Archived Outdoors

Journey through time with a geologist

Bill Jacobs sits on the lower Whiteside Mountain overlook. Donated photo Bill Jacobs sits on the lower Whiteside Mountain overlook. Donated photo

Geologist and author Bill Jacobs will discuss the captivating geologic history of the Highlands-Cashiers Plateau during a free lecture at 6 p.m. Thursday, July 6, at the Highlands Nature Center.

Jacobs has spent years studying the landscapes of the Eastern Blue Ridge, with a particular focus on the Plateau and its surroundings. After retiring from a legal career in 2011, he delved into a comprehensive exploration of the region’s geology through fieldwork, academic research and an array of courses and literature, culminating in publication of the book “Whence These Special Places?” His lecture will take attendees on a journey through time, exploring the geologic processes that have shaped the Plateau over the past 500 million years.

The lecture is part of the Zahner Conservation Lecture Series, which offers a series of free talks at 6 p.m. each Thursday through Aug. 10. The July 6 lecture is sponsored by Anne and Dick Goodsell and is a tribute to the memory of the late Claude Sullivan. It will introduce the new Claude Sullivan Initiative to enhance education and awareness of geology of the Highlands-Cashiers Plateau and ensure that the Highlands Nature Center becomes the go-to destination for all things related to local geology.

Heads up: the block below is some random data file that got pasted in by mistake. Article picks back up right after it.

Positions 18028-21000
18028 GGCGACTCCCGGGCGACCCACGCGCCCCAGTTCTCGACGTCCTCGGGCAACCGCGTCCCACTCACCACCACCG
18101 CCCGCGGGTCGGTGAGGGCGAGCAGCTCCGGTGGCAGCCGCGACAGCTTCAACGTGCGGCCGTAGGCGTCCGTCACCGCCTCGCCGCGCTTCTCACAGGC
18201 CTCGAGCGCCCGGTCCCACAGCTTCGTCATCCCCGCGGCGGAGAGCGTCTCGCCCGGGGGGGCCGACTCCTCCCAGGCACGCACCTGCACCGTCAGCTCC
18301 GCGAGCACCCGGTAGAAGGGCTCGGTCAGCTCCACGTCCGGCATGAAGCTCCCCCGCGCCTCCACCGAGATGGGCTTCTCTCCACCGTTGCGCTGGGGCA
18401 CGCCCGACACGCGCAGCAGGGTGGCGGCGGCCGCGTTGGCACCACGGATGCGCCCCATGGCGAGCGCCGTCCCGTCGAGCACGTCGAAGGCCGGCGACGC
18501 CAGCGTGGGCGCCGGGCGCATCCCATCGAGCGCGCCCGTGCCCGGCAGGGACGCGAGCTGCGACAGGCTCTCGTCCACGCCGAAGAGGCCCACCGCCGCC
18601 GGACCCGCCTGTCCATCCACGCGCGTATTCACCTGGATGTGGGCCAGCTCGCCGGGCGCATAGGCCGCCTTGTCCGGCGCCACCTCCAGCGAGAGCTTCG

For more information, including a full lecture lineup, visit

Smokey Mountain News Logo
Go to top
Payment Information


At our inception 20 years ago, we chose to be different. Unlike other news organizations, we made the decision to provide in-depth, regional reporting free to anyone who wanted access to it. We don’t plan to change that model. Support from our readers will help us maintain and strengthen the editorial independence that is crucial to our mission to help make Western North Carolina a better place to call home. If you are able, please support The Smoky Mountain News.

The Smoky Mountain News is a wholly private corporation. Reader contributions support the journalistic mission of SMN to remain independent. Your support of SMN does not constitute a charitable donation. If you have a question about contributing to SMN, please contact us.